"Theme" in a screenplay.

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The most important reason why I want to make films is to explore themes. Why bother making a "genre' film for the sake of it? Why bother making a film for its marketablity?  A film without a theme can be an insipid and forget-able experience. It is a great privilege to even make a film and there is a lot of money, time and trouble that goes into it. Therefore it is paramount that the screenplay have a theme.

It is interesting that a writer may not really understand the theme of their story until they've written it. By " theme " I mean the whole purpose of a film's story:  the reason why it even exists. The theme of the film is more important than the plot, which are the events or sequences  that make up the whole story. A good plot can be very clever, but it will not give you the sense of advancing your understanding of humanity and the meaning of life like a film with a good theme. For me, the theme can change in the process of writing the story and realizing the vision, but is always the driving force behind the project.

Where do the themes come from? I tend to agree with  Anderson West who wrote this blog Shoot what You know . The best themes come from your own personal experiences. Professor Richard Walter(professor and screen writing Chairman, UCLA) writes in his book Essentials of Screenwriting ..."Decades spent writing and teaching have taught me that writers' own personal stories are the only story they should write." (p13) This line has stuck in my mind. By this he does not mean screenplays should be autobiographical, but the theme reflects  the writer's experience. "The movie screen is a mirror and not a window"(p32). 

In 2008, I wanted to explore the whole topic of human cloning. I engaged the services of a screenwriter who wrote me a script based on some objectives which I gave her. She was a very clever screenwriter and wrote me a very clever story. However, I grew frustrated with it , as it some how failed to have a purpose. After telling her  she became  angry with me and didn't want to work with me ! I then went about writing the screenplay first entitled Dr Morag's Helical Dreams . I became aware that this story contained a theme I was experiencing in my life. The  theme was about being a parent and sacrificing for your children. In the way that Morag, was the "original or parent" to his clone. The paradox was Morag was using his clone as as a reserve of  perfectly compatible organs. Ultimately, the selfishness of this vexed him subconsciously, and rightfully he gives up his  body's most valuable organ ( his heart) back to his clone. In the first drafts,  Morag had a son, so there was going to be a contrast between off spring from sexual reproduction and offspring from asexual reproduction (the clone). For a variety of logistical reasons, I was persuaded to write this character out of the film. It ended up being a film that was set in a very sterile hospital environment. This too reflected my experience as a medical student, being trained in teaching hospitals.  Indeed the resuscitation scene reflected an experience I had as a hospital intern. It was in the process of re writing and script editing (with the script editor Dave De Vries) where I began to recognize the meaning of the theme behind this story, and that it was reflecting my own life!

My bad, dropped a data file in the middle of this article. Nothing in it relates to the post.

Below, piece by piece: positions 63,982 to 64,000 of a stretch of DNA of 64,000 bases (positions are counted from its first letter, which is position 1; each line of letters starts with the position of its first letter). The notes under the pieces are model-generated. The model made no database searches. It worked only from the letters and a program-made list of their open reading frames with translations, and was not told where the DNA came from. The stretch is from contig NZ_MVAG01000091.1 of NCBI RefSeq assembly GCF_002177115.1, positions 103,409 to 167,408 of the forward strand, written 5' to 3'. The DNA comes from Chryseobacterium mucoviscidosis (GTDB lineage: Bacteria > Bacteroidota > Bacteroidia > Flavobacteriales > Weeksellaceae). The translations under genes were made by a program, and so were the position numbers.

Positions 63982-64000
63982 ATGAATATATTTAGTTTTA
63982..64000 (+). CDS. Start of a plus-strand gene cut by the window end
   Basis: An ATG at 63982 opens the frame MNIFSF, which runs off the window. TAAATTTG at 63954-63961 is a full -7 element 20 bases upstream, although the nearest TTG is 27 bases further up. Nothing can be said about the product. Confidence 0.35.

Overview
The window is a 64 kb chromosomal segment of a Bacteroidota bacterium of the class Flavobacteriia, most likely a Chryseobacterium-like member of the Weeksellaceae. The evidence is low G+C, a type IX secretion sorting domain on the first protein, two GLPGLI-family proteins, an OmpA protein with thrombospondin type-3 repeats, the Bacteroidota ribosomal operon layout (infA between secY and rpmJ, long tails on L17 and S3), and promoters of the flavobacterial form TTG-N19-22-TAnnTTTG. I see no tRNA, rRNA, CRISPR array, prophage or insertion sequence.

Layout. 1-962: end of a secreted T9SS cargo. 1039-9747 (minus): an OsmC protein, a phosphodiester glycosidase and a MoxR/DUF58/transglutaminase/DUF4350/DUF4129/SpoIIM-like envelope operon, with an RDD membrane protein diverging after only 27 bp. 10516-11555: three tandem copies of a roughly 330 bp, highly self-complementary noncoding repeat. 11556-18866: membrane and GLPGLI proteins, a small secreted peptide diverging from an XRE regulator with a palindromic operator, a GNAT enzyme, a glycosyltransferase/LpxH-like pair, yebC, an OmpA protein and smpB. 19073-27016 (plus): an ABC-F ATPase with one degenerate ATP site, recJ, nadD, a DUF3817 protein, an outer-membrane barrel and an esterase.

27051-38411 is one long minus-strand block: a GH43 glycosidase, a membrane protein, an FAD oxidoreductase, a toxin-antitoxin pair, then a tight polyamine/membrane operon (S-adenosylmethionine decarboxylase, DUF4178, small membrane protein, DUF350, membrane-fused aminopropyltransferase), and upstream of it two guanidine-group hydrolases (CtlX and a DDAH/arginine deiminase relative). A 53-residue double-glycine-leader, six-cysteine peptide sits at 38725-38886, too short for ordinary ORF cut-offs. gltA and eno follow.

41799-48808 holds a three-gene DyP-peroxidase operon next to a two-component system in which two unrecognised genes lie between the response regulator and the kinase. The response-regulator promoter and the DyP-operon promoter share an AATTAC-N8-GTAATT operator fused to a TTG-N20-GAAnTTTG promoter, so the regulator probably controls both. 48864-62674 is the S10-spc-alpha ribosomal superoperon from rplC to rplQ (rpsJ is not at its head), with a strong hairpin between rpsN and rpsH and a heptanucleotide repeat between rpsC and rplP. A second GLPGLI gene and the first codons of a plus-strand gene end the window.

About the author


Born In Adelaide, Australia, Alex Nakone is of Ukrainian Descent. Alex grew up with a passion for the arts, but like many Eastern European migrants settled in Australia, there were great expectations for Alex to become a medical practitioner, which he did. Alex Nakone’s first narrative film Biotech 8, a…

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